4,4'-Dichlorodiphenyltrichloroethane (DDT), a chlorinated hydrocarbon insecticide, was extensively used in the 1940s and 1950s. DDT is mainly metabolically converted into 4,4'-dichlorodiphenyldichloroethylene (DDE). Even though most countries banned DDT in the 1970s, due to the highly lipophilic nature and very stable characteristics, DDT and its metabolites are present ubiquitously in the environment, including food. Recently, there are publications on relationships between exposure to insecticides, including DDT and DDE, and weight gain and altered glucose homeostasis. However, there are limited reports regarding DDT or DDE and adipogenesis, thus we investigated effects of DDT and DDE on adipogenesis using 3T3-L1 adipocytes. Treatment of DDT or DDE resulted in increased lipid accumulation accompanied by increased expression of CCAAT/enhancer-binding protein α (C/EBPα), peroxisome-proliferator activated receptor-γ (PPARγ), fatty acid synthase (FAS), acetyl-CoA carboxylase (ACC), adipose triglyceride lipase, and leptin. Moreover, treatment of DDT or DDE increased protein levels of C/EBPα, PPARγ, AMP-activated protein kinase-α (AMPKα), and ACC, while significant decrease of phosphorylated forms of AMPKα and ACC were observed. These finding suggest that increased lipid accumulation caused by DDT and DDE may mediate AMPKα pathway in 3T3-L1 adipocytes.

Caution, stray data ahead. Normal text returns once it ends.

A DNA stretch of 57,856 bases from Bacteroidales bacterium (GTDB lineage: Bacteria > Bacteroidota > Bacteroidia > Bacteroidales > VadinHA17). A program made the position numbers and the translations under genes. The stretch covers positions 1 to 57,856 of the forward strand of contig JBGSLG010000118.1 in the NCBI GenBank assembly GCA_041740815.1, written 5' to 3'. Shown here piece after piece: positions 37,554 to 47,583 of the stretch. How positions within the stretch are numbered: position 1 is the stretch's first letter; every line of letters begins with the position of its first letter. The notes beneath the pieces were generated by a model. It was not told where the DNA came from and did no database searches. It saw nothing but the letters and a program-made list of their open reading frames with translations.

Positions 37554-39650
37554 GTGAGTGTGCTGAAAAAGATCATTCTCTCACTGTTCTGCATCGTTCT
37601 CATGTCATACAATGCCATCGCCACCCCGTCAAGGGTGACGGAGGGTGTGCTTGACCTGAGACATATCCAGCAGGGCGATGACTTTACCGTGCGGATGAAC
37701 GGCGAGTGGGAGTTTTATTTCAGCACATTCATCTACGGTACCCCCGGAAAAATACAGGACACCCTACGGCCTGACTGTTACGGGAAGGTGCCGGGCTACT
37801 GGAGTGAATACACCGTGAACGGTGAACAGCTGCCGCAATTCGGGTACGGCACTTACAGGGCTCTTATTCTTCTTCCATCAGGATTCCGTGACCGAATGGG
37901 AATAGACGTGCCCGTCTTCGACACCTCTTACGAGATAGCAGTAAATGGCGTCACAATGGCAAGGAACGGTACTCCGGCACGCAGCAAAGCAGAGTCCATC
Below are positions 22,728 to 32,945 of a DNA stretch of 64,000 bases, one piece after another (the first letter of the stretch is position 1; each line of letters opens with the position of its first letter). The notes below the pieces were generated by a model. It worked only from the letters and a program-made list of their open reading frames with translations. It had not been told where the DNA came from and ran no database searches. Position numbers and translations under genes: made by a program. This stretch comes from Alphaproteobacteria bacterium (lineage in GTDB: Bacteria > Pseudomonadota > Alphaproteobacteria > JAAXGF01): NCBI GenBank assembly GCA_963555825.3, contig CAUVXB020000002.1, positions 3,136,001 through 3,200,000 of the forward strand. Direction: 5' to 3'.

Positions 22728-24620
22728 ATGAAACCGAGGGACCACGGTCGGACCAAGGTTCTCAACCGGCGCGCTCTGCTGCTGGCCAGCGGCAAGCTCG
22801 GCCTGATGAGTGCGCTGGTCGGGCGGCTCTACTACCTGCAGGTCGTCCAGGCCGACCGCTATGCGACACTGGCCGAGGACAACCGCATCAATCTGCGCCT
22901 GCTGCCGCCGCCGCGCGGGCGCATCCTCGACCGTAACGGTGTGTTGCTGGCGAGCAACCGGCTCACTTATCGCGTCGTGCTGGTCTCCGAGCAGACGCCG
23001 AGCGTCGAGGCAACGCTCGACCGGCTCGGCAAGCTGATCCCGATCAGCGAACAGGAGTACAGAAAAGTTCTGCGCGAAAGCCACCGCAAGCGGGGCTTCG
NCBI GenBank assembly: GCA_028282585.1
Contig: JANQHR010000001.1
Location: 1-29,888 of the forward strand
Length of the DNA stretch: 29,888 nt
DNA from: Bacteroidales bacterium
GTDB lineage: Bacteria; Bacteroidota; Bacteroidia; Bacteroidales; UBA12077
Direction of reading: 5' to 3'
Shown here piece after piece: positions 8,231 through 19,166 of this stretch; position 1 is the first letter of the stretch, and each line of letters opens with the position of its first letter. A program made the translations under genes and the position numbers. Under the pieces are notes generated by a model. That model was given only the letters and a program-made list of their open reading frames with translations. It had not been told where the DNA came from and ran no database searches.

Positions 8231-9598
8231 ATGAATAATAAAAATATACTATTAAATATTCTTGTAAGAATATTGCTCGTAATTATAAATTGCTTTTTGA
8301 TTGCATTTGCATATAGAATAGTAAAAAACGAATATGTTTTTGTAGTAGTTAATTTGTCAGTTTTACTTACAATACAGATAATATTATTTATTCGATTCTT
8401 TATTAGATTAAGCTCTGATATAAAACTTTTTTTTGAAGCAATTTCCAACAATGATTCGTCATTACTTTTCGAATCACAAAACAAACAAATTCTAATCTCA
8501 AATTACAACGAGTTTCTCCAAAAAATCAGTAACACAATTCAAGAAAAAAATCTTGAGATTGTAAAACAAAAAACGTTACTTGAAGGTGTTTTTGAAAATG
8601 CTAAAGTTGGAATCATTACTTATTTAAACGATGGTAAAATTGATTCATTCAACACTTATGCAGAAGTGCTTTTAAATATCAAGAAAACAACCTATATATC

- Adipocyte differentiation
ASJC Scopus subject areas
- Agronomy and Crop Science
- Health, Toxicology and Mutagenesis